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“It was never really what it should have been,” she said, noting that the tactic resulted in a roller coaster of emotions.
“I remember one time in the newsroom to the point where my assistant news director came over and was kind of like patting me on the back and trying to comfort me and calm me down,” she said
Nielsen felt that Cuomo’s team was purposely showing her the “intimidation power” the governor had over local media that made her question whether the powerful Democrat would derail her career.
“When you see it work here and there… that’s intimidating as well, it was just very overwhelming,” she said. “There is a lot of influence with this administration. I had a fear that if I wanted to go into [public relations] in New York State, would I be able to do that? Because I have this administration that treated me this way and, you know, my name comes up in a job search, are they going to put me on the bottom of the list? Am I on some Cuomo blacklist? These are things that are talked about and joked about in the newsroom but for me it was real.”
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The Cuomo administration is being accused of covering up the state’s COVID nursing home deaths following the Democrat’s controversial policy that ordered COVID-positive patients into assisted living facilities in the early months of the pandemic. The nursing home scandal coincides with a separate scandal, as Cuomo was hit with multiple accusations of sexual misconduct by former aides, sparking calls for an independent investigation into the alleged misconduct.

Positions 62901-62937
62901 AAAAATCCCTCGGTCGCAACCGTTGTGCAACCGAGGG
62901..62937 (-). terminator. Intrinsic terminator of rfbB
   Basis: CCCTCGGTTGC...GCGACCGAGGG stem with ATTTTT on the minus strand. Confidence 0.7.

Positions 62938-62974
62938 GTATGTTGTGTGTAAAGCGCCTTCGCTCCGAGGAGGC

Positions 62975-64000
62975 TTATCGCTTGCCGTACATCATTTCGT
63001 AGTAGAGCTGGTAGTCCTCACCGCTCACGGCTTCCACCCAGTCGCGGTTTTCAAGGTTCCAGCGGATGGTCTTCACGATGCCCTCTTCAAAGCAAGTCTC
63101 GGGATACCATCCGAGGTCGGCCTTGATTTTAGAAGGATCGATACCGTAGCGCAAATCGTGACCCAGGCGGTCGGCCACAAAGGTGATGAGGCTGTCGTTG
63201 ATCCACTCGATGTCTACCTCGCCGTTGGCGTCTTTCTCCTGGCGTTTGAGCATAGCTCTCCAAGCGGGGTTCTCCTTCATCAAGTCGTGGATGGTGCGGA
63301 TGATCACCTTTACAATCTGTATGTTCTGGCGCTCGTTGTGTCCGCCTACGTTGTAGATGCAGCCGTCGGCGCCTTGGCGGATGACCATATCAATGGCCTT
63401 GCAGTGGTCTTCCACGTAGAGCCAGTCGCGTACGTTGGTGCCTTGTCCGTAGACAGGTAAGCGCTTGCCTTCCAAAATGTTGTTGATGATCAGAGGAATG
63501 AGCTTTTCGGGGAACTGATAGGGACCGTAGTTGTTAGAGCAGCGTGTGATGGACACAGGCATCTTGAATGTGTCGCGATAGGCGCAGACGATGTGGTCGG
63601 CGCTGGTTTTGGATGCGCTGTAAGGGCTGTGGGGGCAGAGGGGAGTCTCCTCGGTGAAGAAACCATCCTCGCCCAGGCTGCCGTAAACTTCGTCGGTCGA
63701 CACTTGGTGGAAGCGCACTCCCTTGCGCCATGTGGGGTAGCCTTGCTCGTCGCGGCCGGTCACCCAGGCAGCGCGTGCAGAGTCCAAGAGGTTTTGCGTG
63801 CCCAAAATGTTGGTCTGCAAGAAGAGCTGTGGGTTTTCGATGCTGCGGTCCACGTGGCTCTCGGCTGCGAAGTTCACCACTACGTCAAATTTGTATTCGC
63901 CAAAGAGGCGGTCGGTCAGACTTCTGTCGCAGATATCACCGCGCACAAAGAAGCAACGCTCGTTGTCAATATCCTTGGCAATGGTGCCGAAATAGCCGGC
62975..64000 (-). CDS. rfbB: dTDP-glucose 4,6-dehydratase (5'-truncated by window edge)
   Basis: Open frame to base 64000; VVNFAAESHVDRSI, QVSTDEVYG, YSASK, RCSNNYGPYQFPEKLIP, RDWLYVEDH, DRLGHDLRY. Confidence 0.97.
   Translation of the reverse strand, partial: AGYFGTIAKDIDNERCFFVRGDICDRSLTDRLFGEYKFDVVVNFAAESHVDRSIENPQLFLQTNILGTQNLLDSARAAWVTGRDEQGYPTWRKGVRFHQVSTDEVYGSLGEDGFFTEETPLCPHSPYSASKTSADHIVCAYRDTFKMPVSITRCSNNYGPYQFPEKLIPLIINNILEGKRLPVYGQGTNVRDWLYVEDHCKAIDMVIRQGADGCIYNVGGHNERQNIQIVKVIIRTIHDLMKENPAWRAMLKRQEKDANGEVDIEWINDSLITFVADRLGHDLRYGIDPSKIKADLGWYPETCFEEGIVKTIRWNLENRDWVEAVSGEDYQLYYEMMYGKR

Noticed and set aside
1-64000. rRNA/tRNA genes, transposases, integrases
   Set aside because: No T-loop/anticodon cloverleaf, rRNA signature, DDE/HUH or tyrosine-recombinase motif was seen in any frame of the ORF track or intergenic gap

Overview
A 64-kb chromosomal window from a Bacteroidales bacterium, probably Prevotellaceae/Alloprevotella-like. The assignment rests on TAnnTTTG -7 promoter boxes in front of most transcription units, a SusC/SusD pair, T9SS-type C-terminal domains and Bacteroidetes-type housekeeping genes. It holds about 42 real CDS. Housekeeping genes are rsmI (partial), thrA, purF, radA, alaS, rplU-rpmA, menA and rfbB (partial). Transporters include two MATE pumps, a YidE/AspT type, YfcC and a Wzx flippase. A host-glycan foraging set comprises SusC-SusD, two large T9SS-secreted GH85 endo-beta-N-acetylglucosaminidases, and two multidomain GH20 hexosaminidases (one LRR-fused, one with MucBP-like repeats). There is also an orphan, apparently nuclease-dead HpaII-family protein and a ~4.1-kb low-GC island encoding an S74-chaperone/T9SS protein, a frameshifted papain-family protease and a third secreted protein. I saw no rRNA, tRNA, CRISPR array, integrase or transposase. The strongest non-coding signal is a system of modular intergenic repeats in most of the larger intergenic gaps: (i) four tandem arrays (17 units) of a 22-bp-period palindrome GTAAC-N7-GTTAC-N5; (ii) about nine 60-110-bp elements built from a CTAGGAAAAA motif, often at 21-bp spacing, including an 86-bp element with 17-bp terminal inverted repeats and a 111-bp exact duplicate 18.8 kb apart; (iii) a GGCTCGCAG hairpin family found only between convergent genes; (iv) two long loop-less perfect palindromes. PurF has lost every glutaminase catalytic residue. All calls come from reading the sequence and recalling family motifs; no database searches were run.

But Nielsen said Cuomo’s team has “the power to kill stories” at the local level and wouldn’t be surprised if similar maneuvers have been used to bury damning news at the national level.
“I saw it happen. I wouldn’t misjudge the power of the intimidation and the tactics,” she said.
CNN has famously seen its reputation suffer after the liberal network spent months putting Cuomo on a pedestal. The governor’s younger brother, CNN host Chris Cuomo, conducted a series of playful, widely condemned conversations masqueraded as interviews where New York’s nursing home issues were largely avoided. The “Cuomo Prime Time” namesake once admitted he isn’t objective when covering his brother and CNN reinstated a ban Chris Cuomo covering his older brother once the scandal made national headlines.
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Meanwhile, CNN, MSNBC, ABC’s “World News Tonight,” CBS’ “Evening News” and NBC’s “Nightly News” all ignored recent sexual harassment claims against Cuomo the day they broke. It’s unclear if the national media was intimidated to cover Cuomo, simply protecting a former liberal darling or something in between, but Nielsen wants to ensure he doesn’t bully the media going forward.
“I don’t want this behavior to continue and I don’t want people to think that it’s acceptable,” Nielsen said. “I just hope that a message is sent that this behavior is not going to be tolerated.”
Fox News’ Joseph A. Wulfsohn contributed to this report